Korean researchers have found three mutated genes that cause early-onset gastric cancer in people aged 40 years or below for the first time in the world, paving the way for a method to ensure more accurate diagnosis and treatment of the disease in the future.
On Monday, the research team led by Dr. Lee Sang-won, a chemistry professor at Korea University and Dr. Hwang Dae-hee, a biology professor at Daegu Gyeongbuk Institute of Science and Technology (DGIST) announced three gene mutations associated with the early-onset of gastric cancer were found based on their analysis of genes and proteins from cancer and surrounding normal tissues in 80 patients with early-onset gastric cancer from 2015. The three genes are CDH1, ARID1A and RHOA.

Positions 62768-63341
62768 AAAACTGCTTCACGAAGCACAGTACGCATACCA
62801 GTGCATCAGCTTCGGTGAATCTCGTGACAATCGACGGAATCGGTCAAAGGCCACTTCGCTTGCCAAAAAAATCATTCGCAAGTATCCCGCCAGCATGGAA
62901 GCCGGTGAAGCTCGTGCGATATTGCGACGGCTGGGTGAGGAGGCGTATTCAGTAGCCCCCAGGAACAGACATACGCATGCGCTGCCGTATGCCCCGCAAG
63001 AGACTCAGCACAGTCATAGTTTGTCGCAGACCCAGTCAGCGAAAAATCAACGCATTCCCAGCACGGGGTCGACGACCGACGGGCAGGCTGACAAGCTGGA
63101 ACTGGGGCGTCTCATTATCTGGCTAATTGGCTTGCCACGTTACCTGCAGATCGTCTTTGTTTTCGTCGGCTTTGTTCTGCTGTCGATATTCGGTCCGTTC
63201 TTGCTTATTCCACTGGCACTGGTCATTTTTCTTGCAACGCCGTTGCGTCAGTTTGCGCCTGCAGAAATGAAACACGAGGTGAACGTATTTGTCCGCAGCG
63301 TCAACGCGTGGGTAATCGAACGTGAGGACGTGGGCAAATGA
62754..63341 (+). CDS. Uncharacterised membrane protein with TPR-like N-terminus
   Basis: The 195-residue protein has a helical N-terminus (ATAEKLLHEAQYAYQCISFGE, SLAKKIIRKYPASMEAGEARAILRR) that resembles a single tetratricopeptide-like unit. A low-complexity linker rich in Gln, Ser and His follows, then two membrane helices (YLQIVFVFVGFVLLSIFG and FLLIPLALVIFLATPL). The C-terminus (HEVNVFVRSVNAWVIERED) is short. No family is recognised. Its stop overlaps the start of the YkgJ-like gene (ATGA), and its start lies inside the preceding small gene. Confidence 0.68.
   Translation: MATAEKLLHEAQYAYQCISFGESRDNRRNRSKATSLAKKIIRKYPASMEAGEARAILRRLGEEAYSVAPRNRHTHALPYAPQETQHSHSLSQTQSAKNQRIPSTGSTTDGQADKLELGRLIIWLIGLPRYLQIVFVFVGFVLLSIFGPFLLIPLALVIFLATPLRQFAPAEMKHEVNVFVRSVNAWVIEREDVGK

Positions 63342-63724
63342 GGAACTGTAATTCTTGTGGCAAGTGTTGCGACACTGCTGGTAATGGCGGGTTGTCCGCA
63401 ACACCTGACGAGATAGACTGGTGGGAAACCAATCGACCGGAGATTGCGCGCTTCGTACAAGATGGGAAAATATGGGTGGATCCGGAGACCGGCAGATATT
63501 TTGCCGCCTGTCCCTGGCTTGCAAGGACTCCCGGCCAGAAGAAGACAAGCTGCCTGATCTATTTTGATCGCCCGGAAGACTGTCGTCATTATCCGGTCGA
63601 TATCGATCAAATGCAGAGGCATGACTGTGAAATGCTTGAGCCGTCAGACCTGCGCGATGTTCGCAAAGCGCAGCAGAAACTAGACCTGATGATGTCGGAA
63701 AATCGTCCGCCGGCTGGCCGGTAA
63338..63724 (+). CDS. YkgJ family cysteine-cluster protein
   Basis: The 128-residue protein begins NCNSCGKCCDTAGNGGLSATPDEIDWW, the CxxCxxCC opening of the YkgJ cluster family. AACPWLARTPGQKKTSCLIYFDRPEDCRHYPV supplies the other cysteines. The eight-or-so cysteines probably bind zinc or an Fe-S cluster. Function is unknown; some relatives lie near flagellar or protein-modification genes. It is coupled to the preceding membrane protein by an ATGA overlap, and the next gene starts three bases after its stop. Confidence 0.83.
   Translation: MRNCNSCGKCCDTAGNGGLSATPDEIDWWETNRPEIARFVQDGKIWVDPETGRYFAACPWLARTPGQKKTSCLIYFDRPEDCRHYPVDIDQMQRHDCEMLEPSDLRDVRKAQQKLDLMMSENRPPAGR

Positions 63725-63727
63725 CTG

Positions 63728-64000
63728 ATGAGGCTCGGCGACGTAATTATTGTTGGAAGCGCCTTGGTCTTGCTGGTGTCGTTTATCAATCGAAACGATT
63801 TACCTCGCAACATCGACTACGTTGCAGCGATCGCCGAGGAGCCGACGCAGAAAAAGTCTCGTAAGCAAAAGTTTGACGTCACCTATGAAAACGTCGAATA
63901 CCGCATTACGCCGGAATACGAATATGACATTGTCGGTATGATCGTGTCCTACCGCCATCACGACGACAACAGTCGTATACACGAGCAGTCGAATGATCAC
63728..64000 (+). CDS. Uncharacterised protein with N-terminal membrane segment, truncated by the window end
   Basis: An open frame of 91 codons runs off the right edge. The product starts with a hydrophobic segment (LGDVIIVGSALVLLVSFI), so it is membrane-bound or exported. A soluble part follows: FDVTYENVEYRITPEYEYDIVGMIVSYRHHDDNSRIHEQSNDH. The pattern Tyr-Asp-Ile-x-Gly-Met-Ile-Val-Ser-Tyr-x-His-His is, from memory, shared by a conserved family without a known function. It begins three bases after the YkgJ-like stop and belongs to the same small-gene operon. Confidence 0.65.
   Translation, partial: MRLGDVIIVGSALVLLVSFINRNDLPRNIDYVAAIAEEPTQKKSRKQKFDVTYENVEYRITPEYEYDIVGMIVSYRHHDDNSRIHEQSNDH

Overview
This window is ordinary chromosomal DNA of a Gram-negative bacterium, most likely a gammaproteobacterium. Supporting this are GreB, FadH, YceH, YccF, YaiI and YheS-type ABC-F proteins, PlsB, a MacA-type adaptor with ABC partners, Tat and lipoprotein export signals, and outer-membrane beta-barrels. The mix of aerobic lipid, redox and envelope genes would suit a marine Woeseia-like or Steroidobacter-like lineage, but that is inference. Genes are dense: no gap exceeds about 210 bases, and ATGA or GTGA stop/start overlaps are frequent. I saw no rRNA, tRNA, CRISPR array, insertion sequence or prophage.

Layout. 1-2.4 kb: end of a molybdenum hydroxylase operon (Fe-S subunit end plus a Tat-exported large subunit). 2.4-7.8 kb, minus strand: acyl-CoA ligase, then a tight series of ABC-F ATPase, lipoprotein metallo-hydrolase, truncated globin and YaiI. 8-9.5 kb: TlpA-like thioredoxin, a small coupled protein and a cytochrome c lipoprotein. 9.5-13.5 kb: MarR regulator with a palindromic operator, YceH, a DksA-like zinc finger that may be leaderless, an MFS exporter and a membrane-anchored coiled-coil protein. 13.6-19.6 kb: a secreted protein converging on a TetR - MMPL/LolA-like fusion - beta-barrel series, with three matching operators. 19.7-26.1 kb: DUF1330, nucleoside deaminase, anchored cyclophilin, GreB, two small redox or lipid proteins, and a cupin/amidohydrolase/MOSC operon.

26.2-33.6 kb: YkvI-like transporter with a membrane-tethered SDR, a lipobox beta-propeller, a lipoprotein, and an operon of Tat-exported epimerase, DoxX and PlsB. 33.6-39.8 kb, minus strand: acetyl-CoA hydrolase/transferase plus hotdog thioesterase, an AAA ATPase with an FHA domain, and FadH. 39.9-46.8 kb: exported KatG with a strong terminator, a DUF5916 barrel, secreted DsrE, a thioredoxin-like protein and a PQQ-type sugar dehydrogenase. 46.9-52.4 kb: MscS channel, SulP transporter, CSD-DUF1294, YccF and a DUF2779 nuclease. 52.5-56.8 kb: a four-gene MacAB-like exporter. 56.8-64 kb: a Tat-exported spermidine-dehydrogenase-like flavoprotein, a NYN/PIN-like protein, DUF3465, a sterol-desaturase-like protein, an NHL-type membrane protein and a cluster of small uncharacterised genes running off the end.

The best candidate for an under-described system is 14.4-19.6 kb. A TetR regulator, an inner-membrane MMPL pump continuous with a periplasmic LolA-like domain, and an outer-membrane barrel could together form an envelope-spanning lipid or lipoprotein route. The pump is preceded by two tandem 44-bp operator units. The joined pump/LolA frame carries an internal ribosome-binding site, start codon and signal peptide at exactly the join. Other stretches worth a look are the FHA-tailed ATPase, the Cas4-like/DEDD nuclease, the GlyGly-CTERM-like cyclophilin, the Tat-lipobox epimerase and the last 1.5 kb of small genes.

Gastric cancer kills 700,000 people worldwide each year. Patients with early-onset gastric cancer are estimated to account for about 15 percent of all stomach cancer cases in Korea. The disease has a high mortality rate because it does not exist as a lump but usually spreads widely beneath the stomach mucosa.
The researchers deployed proteogenomic technology to find the cause of early-onset gastric cancer and analyzed genes (DNA and mRNA) and proteins in an integrated manner. Exome sequencing was applied to blood and tumor of patients and mRNA sequencing to cancer and surrounding normal tissues.
The analysis led to a discovery of 7,079 somatic cell gene mutations and identified the three genes in correlation with protein phosphorylation, which is believed to be associated with early-onset gastric cancer.
By Lee Byung-moon and Minu Kim
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